Also…


3. Veteran teams, coaches also at an advantage: Bruce Arena vs. Thierry Henry is unquestionably a lopsided mismatch if the competition is hitting curlers into the upper-90 from the edge of the box, just as it was on Friday when the competition was facing off in the MLS Cup playoffs. It was Henry’s very first playoff game as a head coach, while it was approximately Arena’s 274th. Arena and the Revolution came out on top in fantastically dramatic fashion.

Caleb Porter is an MLS Cup-winning coach from his time with the Portland Timbers, where he and star midfielder Darlington Nagbe reached the summit together; Nagbe then went on to win another MLS Cup after being traded to Atlanta United; Gyasi Zardes won an MLS Cup during his time with the LA Galaxy. Nagbe and Zardes each scored a goal in Columbus Crew SC’s 3-2 victory over the New York Red Bulls as Gerhard Struber made his MLS managerial debut in a playoff game. No one in the Red Bulls’ 20-man squad has ever appeared in, let alone won, and MLS Cup final.

Even Nashville SC’s 3-0 victory over Inter Miami CF — a battle of two expansion teams — saw the side with MLS Cup playoffs experience in the squad and on the sideline (midfielder Dax McCarty, who was instrumental for Nashville and scored goal no. 3 after going on a 40-yard jaunt through the heart of midfield, and head coach Gary Smith), and available to play, deliver in the end. Of course, Miami being without five players, including three starters, was a factor which cannot be overlooked.

 

MLS Cup playoffs results (so far)

Orlando City SC 1-1 (6-5 PKs) New York City FC
Columbus Crew SC 3-2 New York Red Bulls
Nashville SC 3-0 Inter Miami CF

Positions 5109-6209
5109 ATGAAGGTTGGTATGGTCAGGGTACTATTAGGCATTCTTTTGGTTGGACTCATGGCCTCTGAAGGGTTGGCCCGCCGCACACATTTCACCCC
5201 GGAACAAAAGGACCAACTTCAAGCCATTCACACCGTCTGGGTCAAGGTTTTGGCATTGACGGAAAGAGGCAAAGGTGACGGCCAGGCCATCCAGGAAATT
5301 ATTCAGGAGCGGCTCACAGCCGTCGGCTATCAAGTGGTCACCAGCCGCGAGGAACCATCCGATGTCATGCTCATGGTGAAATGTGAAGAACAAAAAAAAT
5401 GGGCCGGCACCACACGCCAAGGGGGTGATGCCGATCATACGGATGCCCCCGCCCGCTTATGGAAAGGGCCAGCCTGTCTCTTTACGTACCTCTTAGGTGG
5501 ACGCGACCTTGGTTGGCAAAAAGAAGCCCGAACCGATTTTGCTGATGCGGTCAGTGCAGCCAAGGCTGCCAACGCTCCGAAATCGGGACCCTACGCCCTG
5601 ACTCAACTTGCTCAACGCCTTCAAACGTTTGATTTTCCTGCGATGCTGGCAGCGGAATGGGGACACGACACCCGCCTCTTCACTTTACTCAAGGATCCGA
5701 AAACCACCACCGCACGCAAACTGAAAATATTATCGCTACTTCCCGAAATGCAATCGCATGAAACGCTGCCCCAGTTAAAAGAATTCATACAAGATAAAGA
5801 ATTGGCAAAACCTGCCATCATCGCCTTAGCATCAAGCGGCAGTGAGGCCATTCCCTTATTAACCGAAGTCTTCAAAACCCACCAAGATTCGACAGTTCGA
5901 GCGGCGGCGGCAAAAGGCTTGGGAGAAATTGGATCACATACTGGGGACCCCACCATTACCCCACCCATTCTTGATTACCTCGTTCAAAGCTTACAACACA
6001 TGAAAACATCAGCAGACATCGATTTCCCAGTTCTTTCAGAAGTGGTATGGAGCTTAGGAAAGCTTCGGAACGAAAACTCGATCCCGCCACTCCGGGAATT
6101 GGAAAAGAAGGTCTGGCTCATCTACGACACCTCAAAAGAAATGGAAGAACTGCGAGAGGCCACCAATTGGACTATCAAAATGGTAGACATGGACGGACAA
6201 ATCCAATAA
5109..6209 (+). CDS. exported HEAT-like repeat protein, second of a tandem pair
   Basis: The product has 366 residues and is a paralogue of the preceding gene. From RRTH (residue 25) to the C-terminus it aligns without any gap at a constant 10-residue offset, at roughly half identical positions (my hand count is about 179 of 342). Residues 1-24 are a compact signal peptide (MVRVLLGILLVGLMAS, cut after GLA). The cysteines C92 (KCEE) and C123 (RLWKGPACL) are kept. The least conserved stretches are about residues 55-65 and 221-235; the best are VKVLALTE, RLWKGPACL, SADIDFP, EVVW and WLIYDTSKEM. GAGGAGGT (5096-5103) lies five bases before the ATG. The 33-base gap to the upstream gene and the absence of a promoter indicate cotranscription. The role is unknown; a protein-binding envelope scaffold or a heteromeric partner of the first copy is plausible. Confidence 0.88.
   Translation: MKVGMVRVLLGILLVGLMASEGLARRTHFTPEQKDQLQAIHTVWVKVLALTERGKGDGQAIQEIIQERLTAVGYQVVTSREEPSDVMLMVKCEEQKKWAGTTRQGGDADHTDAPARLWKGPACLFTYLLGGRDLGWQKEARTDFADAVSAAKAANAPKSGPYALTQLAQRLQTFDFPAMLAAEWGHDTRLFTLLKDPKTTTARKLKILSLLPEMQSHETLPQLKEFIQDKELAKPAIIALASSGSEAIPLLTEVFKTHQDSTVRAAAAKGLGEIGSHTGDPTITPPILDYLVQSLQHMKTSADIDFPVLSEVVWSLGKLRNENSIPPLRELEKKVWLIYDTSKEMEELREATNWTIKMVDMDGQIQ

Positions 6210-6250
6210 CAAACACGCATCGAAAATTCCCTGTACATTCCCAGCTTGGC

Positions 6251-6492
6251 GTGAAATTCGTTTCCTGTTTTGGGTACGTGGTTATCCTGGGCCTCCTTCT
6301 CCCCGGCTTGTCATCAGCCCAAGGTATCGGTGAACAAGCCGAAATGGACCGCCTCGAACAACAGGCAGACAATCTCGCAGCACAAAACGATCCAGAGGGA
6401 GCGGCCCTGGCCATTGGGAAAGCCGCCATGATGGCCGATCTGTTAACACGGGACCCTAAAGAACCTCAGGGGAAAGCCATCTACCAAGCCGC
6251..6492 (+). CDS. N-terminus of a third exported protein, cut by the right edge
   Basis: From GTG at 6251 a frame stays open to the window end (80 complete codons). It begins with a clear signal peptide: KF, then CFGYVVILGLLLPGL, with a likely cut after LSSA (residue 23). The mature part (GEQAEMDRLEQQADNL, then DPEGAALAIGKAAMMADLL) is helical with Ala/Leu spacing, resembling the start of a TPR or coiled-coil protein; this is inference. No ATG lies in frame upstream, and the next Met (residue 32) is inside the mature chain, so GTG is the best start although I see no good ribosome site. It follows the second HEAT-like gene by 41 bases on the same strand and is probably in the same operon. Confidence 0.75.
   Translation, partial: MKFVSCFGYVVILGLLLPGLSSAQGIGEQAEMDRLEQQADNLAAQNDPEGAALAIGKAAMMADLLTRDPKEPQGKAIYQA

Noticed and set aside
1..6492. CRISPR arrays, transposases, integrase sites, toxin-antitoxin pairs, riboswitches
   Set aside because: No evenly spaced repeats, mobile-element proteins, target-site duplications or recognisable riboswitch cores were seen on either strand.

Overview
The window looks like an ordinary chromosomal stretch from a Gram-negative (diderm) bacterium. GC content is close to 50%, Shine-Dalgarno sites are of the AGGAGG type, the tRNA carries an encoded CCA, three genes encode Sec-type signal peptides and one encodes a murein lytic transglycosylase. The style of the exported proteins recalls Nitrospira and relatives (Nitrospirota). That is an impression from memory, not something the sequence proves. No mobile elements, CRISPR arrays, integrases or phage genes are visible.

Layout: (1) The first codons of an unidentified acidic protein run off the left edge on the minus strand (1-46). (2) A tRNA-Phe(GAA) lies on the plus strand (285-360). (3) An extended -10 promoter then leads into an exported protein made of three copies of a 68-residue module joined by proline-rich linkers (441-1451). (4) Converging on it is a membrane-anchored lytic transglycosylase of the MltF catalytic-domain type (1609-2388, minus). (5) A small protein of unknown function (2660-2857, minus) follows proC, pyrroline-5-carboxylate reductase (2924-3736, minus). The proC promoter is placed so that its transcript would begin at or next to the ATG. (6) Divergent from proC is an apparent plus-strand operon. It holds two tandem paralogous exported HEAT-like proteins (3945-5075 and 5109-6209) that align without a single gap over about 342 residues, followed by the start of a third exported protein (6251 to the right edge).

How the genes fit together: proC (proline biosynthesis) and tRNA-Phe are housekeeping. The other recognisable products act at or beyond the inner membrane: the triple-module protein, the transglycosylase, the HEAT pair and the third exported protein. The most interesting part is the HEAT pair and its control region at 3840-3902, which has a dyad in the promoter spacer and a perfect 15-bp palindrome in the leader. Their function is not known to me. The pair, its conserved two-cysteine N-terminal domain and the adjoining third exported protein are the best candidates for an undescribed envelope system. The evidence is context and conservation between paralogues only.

New England Revolution 2-1 Montreal Impact

Sunday’s MLS Cup playoffs schedule and odds

Sporting KC (-150) v San Jose Earthquakes (+360) | Draw (+325) — 4 pm ET
Minnesota United (+115) v Colorado Rapids (+205) | Draw (+275) — 7:30 pm ET
Portland Timbers (+100) v FC Dallas (+245) | Draw (+270) — 10 pm ET

Tuesday’s MLS Cup playoffs schedule and odds

Toronto FC (+130) v Nashville SC (+200) | Draw (+245) — 6 pm ET
Philadelphia United (-110) v New England Revolution (+275) | Draw (+280) — 8 p ET
Seattle Sounders (+120) v Los Angeles FC (+190) | Draw (+290) — 10:30 pm ET

MLS playoffs begin with Nashville, New England wins behind terrific goals

MLS playoffs
Photo by Matthew Maxey/Icon Sportswire via Getty Images
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The hosts triumphed in a pair of play-in games to kickstart the 2020 MLS Cup Playoffs on Saturday.

[ MORE: Golden Boy winner named ]

Nashville SC won a battle of expansion teams against COVID-19 hit Inter Miami while old hat Bruce Arena’s New England Revolution handled its business against a Montreal Impact that’s been away from home for most of the season.


New England Revolution 2-1 Montreal Impact

Gustavo Bou’s wonderful stoppage-time winner drove Arena’s Revs past Thierry Henry’s Impact in the latter’s playoff debut as a manager.

Bou had assisted Carles Gil’s early goal as the Revs led 1-0 at the break, but Romell Quioto had an answer just after the hour mark.

New England now heads into a Tuesday match with Supporters’ Shield winners Philadelphia Union.

Montreal has not played in Canada since mid-September due to coronavirus pandemic restrictions at the American border.

What a nice bit of technique here.

Nashville SC 3-0 Inter Miami CF

Randall Leal’s hammered goal gave Nashville SC an early lead that would not be threatened as the Tennessee set won its first MLS Cup Playoffs appearance.

Hany Mukhtar scored 10 minutes later from the spot. The two-goal 24th-minute cushion lasted until Dax McCarty scored in the 57th minute.

Miami was without Gonzalo Higuain, Federico Higuain, and Leandro Gonzalez Pirez, reportedly on account of a trio of failed COVID-19 tests.

Diego Alonso’s team could not break down Gary Smith’s disciplined side led by Walker Zimmerman, named MLS Defender of the Year earlier this week.

Nashville moves on to face Toronto FC on Tuesday.

Leal’s goal was, is, and will remain absurd.